CES 2015 -Phison is poised to make waves with their new PS5007-E7 controller. This new controller will power enterprise NVMe SSDs in both the M.2 and 2.5" form factors, with the latter sporting the new SFF-8639 connector. The controller will provide plenty of bandwidth with a PCIe 3.0 x4 connection. The new controllers support capacities from 16GB all the way up to 2TB. Sequential reads are rated for 2,800 MB/s, and sequential writes come in at 1,500 MB/s. The controller also features random read/write speeds of 350,000/300,000 IOPS.
The controller supports both AHCI 1.3 and NVMe 1.1. Current designs do not include power capacitors, but power loss protection will be included in the final designs. It is also only rational that an NVMe controller with this type of grunt power will eventually make its way to a standard PCIe form factor product, but we did not receive official confirmation of that possibility. The M.2 form factor is starting to pop up in roadmaps of more manufacturers for enterprise applications, so there is definitely an emerging customer base for these products as well.
An interesting tidbit of info is in the flash the controller supports. First, the controller is being qualified with Toshiba A19 MLC and TLC. There aren't any TLC NVMe SSDs with the SFF-8639 connector as of yet, but the transition to TLC will help lower cost, thus speeding NVMe adoption. The second interesting item is Phison is working on qualifying another type of NAND as well, but covered up the listing on the spec card. We were informed this is due to that particular manufacturer not being ready to announce the product, so Phison may be working with 3D NAND as well.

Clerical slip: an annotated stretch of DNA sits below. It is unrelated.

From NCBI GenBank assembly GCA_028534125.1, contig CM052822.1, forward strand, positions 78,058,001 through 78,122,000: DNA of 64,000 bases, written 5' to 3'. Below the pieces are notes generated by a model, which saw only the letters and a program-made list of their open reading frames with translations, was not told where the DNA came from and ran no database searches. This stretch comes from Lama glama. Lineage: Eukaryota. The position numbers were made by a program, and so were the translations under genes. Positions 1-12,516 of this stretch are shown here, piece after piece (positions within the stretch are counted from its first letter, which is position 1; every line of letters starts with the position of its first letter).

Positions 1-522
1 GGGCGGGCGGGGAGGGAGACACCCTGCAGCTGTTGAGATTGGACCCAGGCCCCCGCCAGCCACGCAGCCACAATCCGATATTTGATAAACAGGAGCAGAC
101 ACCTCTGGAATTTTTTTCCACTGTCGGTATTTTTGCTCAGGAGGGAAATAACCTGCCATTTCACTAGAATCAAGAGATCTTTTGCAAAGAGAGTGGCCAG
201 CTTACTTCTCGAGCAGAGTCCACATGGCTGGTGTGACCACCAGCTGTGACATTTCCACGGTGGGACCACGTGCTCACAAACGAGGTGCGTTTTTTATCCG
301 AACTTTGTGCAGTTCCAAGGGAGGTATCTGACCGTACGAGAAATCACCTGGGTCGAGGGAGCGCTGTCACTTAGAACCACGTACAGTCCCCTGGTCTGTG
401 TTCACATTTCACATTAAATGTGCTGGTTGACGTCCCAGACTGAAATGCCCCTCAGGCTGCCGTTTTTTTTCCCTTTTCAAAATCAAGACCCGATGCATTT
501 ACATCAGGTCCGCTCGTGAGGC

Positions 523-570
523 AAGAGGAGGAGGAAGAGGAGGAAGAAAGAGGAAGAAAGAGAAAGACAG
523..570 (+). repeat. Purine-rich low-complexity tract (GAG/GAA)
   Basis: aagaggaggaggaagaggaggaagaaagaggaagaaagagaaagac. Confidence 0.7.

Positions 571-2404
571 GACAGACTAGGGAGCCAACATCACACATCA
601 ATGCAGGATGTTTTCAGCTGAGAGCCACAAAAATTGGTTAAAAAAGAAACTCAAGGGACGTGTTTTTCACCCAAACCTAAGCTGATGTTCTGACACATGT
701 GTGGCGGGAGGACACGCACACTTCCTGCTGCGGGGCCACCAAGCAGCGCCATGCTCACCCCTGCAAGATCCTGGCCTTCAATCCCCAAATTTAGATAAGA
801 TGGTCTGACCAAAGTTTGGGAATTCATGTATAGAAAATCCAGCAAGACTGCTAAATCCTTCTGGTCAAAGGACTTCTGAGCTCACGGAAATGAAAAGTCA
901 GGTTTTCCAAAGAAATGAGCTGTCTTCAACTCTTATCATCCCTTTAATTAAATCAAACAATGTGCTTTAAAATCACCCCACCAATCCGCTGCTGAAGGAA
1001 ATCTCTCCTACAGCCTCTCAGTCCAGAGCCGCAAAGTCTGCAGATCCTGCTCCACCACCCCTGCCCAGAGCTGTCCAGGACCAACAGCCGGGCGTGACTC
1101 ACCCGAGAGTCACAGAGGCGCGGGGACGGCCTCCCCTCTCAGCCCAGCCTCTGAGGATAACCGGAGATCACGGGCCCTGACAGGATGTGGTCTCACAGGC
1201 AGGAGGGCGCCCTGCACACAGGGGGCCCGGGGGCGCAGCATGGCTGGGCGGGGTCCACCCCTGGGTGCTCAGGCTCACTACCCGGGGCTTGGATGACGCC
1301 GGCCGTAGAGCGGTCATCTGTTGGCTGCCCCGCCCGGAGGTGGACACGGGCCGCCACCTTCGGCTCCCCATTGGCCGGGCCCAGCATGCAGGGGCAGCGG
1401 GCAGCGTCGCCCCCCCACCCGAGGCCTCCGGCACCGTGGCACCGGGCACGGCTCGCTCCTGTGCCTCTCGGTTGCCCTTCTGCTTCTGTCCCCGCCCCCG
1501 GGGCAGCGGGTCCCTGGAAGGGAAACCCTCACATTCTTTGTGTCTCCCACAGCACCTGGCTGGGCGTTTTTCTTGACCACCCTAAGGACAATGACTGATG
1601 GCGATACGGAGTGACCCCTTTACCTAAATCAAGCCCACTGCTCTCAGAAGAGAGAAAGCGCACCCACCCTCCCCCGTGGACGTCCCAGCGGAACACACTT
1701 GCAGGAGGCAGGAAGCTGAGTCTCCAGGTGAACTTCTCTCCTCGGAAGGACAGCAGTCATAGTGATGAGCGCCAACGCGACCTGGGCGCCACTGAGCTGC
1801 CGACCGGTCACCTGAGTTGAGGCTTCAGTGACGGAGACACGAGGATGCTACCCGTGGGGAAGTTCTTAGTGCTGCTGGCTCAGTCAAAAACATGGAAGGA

Currently there are only a few 2.5" NVMe SSDs on the market, namely the Samsung XS1715 (evaluated here) and the Intel P3700 (evaluated here). This effectively leaves only two controllers for these types of devices. Intel's controller is proprietary, so we likely wont be seeing that on third party SSDs. The Princeton controller from PMC-Sierra, the result of their acquisition of a division inside IDT, has been the go-to controller for most NVMe SSDs. The Samsung XS1715 leverages the Princeton controller, and Princeton also powers several other NVMe PCIe SSDs, and will be featured on the new OCZ Storage Solutions Z-Drive 6000 as well.
Several hyperscale companies also use Princeton controllers to build their own custom SSDs. PMC-Sierra has enjoyed tremendous success with the Princeton controllers, but they tend to focus on larger OEM and hyperscale customers. Phison's entrance will create some competition in this space, and enable some of the smaller third-party SSD manufactures to roll their own SFF-8639 designs. Most of the NAND fabs are focusing engineering resources on the high-margin products in the enterprise space, and turning to third-party controller manufactures for low-margin client offerings. Perhaps another easy-to-deploy enterprise-class NVMe controller with reference designs will also attract the eye of the fabs and hyperscale customers.